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McDonald's Messes Up: How Not to Handle Service Mistakes

Penny Sheldon, a travel agent from Boise, Id., contacted me after an unpleasant rendezvous at a McDonald's restaurant in Paris. When she tried to take a picture of the menu board, an employee, apparently upset that she'd been photographed, demanded Sheldon delete the image from her camera.

McDonald's insists Sheldon wasn't touched during the confrontation. But Sheldon remembers it differently.

"She grabbed me by my arm and jacket and threw my back against the open door, all the while grabbing at different parts of my coat with one hand and pinning me there with another," Sheldon told me.

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When I asked McDonald's about the incident, a representative described it as an "unfortunate misunderstanding" that had been compounded by language barriers. She said McDonald's regretted the incident and had counseled the employee.

Details are on my consumer advocacy site. You can read the angry back-and-forth between Sheldon and her supporters, who say she was the victim of anti-American sentiment and an insensitive corporation, and the Francophiles who believe the naïve American tourist had it coming.

What really happened?
I have no idea. But one thing I do know: This doesn't look good for McDonald's.

All of which brings me to today's topic, which is what you can learn from your customer service mistakes. Errors are excellent learning opportunities, not just for customers, but also for the companies serving them.

This was, even by McDonald's own admission, an error. It doesn't train crew members »" that's what they call employees in McDonaldland - to confront customers, to force them to delete their photos, or, as Sheldon alleges, to assault them.

Oui, even in France, where the rules are different.

1. Even when you're right, you can be wrong. McDonald's launched its own investigation, which (no surprise) vindicated the restaurant and its employees. This kind of thing happens a lot when I inquire about an incident as a consumer advocate. A company will technically be right about something »" in other words, they followed a government rule or law to the letter, but still be "wrong" in the eyes of its own consumers.

McDonald's may have been right about what happened to Sheldon, but right doesn't matter to the customers who read her account. They see a guest being confronted by an employee. And it makes them want to make a beeline for Burger King.

2. The faster you admit to the mistake, the better. Not coming clean quickly can be an expensive mistake. And it doesn't just cost customers (and money) but also valuable reputation points that can never be regained. Some of my favorites are the airline ticket refunds that I feature in my weekly travel columns. Here's a woman who had to wait a year for her money back. And here's someone who had to wait two years.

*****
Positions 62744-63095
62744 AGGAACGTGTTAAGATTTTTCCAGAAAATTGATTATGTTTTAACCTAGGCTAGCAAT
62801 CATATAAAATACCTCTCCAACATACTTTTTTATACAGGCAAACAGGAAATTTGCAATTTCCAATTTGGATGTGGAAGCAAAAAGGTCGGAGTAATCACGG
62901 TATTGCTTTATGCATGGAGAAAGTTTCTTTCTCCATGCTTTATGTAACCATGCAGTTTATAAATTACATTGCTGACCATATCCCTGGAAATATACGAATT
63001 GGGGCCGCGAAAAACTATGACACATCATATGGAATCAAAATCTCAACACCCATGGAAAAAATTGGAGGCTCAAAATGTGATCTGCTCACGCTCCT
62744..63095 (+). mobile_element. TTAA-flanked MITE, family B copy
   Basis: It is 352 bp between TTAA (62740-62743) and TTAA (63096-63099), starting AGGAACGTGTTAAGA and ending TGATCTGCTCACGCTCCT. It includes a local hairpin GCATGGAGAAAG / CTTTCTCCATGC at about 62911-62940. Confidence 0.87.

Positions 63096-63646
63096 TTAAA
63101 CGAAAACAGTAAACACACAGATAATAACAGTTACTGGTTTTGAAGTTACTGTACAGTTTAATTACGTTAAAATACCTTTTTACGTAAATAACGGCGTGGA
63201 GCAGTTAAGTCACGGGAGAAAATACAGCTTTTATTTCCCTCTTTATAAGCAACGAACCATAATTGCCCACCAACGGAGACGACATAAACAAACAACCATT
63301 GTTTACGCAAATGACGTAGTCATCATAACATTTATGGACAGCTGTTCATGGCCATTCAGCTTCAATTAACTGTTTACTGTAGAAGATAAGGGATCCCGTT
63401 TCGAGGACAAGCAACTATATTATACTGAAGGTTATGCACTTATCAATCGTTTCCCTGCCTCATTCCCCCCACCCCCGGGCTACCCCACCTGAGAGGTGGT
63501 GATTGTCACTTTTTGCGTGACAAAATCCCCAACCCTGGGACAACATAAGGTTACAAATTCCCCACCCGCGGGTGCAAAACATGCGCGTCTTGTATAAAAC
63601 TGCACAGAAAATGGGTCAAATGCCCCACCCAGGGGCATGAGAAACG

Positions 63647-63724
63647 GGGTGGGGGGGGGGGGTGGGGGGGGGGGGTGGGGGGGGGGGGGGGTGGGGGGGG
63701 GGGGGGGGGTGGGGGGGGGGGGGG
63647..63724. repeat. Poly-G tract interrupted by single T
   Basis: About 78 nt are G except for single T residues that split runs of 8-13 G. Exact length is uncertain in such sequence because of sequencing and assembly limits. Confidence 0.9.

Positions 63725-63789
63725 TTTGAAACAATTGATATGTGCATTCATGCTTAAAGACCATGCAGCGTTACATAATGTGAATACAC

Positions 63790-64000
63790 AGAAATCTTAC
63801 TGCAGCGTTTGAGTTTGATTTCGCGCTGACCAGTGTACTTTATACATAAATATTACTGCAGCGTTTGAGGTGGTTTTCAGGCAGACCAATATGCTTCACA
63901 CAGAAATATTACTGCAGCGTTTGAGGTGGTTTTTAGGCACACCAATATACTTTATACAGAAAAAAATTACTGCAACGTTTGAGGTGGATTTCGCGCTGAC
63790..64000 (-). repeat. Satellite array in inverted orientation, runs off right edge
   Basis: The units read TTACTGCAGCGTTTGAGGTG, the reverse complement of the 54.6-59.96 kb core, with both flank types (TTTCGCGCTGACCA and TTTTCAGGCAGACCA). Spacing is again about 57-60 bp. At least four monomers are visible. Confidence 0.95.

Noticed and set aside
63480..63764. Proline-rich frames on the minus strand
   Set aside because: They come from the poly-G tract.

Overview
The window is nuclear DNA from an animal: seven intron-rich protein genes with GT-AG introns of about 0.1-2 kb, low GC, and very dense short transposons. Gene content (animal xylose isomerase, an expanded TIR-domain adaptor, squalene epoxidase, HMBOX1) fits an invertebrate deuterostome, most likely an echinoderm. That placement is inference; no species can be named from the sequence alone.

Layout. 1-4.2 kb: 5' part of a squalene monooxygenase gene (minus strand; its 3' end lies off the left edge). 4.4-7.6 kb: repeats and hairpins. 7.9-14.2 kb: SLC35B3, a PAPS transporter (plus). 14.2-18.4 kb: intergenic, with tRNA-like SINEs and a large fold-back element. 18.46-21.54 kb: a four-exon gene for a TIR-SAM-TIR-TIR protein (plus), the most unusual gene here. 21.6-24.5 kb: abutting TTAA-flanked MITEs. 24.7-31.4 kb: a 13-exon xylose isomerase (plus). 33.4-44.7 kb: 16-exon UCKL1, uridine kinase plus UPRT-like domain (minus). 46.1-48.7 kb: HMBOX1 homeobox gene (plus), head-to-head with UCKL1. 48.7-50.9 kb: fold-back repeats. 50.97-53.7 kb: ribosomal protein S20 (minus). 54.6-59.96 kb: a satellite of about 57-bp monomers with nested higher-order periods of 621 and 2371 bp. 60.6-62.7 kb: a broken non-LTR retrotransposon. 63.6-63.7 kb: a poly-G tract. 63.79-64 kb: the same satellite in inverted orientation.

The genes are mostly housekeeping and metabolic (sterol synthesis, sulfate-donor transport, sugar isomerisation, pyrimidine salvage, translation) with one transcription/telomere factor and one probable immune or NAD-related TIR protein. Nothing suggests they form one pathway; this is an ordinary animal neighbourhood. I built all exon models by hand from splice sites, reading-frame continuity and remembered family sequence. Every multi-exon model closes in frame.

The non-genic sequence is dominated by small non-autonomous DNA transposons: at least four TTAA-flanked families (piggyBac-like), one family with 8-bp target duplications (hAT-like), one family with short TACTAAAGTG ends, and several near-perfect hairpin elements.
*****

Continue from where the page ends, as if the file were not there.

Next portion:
Mostly, though, businesses drag their feet when they've been accused of wrongdoing. That gives the social-mediasphere time to get started with its hateful comments, single-topic blogs and Twitter rants. Better to cut 'em off at the pass and fess up to the problem.

3. If you think this mistake is painful, it's not nearly as bad as failing to learn from it. I encounter companies like that every single day, and chances are, so do you. They range from the obstinate wireless carriers that embrace worst-practices, to the banks that come up with ever-more creative fees »" over the loud objections of their own customers.

Getting dinged for bad service, as Chase did a few weeks ago, is one thing. But did the bank learn anything from the meltdown? As far as I can tell, the answer is no. I haven't seen any sweeping new customer-service initiatives or policy changes announced as a result of the incident. It just wants to put the whole thing behind it »" a perfectly understandable sentiment.

Too bad. It could learn a lot more from the event with a thorough review and a specific public confession, as opposed to the vague apology it issued.

Service mistakes, and actually, mistakes in general, are wonderful learning opportunities for businesses. That's one of the tenets of Kathryn Schulz's book, "Being Wrong: Adventures in the Margin of Error." (Even if you don't read the book, see her fascinating speech at a recent TED conference.)

Being wrong, in other words, isn't so terrible. Not learning from your mistakes is.


Christopher Elliott is a consumer advocate, syndicated columnist and curator of the On Your Side wiki. He's the author of the upcoming book Scammed: How to Save Your Money and Find Better Service in a World of Schemes, Swindles, and Shady Deals, which critics have called it "eye-opening" and "inspiring." You can follow Elliott on Twitter, Facebook or his personal blog, or email him directly.
Photo: lsc21/Flickr
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